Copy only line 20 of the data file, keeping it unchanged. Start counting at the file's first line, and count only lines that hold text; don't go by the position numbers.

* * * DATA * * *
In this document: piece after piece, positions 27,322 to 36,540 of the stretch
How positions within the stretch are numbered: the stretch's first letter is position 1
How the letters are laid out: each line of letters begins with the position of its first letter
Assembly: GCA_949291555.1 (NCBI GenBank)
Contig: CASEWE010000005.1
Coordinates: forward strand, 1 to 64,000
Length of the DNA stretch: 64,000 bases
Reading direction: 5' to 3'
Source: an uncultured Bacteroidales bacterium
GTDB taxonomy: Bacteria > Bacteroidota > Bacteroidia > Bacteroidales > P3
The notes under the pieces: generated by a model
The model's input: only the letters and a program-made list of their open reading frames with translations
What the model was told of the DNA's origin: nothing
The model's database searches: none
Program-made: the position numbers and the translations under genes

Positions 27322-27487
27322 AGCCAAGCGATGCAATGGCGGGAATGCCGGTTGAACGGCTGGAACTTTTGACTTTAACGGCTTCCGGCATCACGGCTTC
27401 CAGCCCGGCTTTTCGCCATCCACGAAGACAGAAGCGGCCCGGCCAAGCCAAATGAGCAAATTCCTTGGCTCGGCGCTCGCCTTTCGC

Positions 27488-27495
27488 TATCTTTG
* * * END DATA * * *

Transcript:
27488 TATCTTTG